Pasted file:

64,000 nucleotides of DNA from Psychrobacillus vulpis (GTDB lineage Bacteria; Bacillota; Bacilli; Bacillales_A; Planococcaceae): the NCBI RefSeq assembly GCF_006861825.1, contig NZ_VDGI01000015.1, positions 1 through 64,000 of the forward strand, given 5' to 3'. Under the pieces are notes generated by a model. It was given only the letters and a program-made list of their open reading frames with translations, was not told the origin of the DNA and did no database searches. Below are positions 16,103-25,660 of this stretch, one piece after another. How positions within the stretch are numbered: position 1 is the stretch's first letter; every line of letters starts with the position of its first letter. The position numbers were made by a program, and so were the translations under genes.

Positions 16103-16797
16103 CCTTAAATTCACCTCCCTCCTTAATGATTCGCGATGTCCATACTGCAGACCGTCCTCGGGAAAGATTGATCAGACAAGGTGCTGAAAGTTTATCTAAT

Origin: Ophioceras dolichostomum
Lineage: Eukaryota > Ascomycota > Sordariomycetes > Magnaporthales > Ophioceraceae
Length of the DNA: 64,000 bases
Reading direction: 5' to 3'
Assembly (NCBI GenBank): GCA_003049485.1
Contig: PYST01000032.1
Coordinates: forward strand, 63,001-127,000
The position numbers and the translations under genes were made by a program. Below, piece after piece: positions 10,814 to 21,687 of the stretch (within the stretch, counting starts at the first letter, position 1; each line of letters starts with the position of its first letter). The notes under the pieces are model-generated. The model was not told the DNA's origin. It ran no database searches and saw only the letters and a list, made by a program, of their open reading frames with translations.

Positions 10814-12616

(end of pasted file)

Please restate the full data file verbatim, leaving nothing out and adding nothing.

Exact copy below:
64,000 nucleotides of DNA from Psychrobacillus vulpis (GTDB lineage Bacteria; Bacillota; Bacilli; Bacillales_A; Planococcaceae): the NCBI RefSeq assembly GCF_006861825.1, contig NZ_VDGI01000015.1, positions 1 through 64,000 of the forward strand, given 5' to 3'. Under the pieces are notes generated by a model. It was given only the letters and a program-made list of their open reading frames with translations, was not told the origin of the DNA and did no database searches. Below are positions 16,103-25,660 of this stretch, one piece after another. How positions within the stretch are numbered: position 1 is the stretch's first letter; every line of letters starts with the position of its first letter. The position numbers were made by a program, and so were the translations under genes.

Positions 16103-16797
16103 CCTTAAATTCACCTCCCTCCTTAATGATTCGCGATGTCCATACTGCAGACCGTCCTCGGGAAAGATTGATCAGACAAGGTGCTGAAAGTTTATCTAAT

Origin: Ophioceras dolichostomum
Lineage: Eukaryota > Ascomycota > Sordariomycetes > Magnaporthales > Ophioceraceae
Length of the DNA: 64,000 bases
Reading direction: 5' to 3'
Assembly (NCBI GenBank): GCA_003049485.1
Contig: PYST01000032.1
Coordinates: forward strand, 63,001-127,000
The position numbers and the translations under genes were made by a program. Below, piece after piece: positions 10,814 to 21,687 of the stretch (within the stretch, counting starts at the first letter, position 1; each line of letters starts with the position of its first letter). The notes under the pieces are model-generated. The model was not told the DNA's origin. It ran no database searches and saw only the letters and a list, made by a program, of their open reading frames with translations.

Positions 10814-12616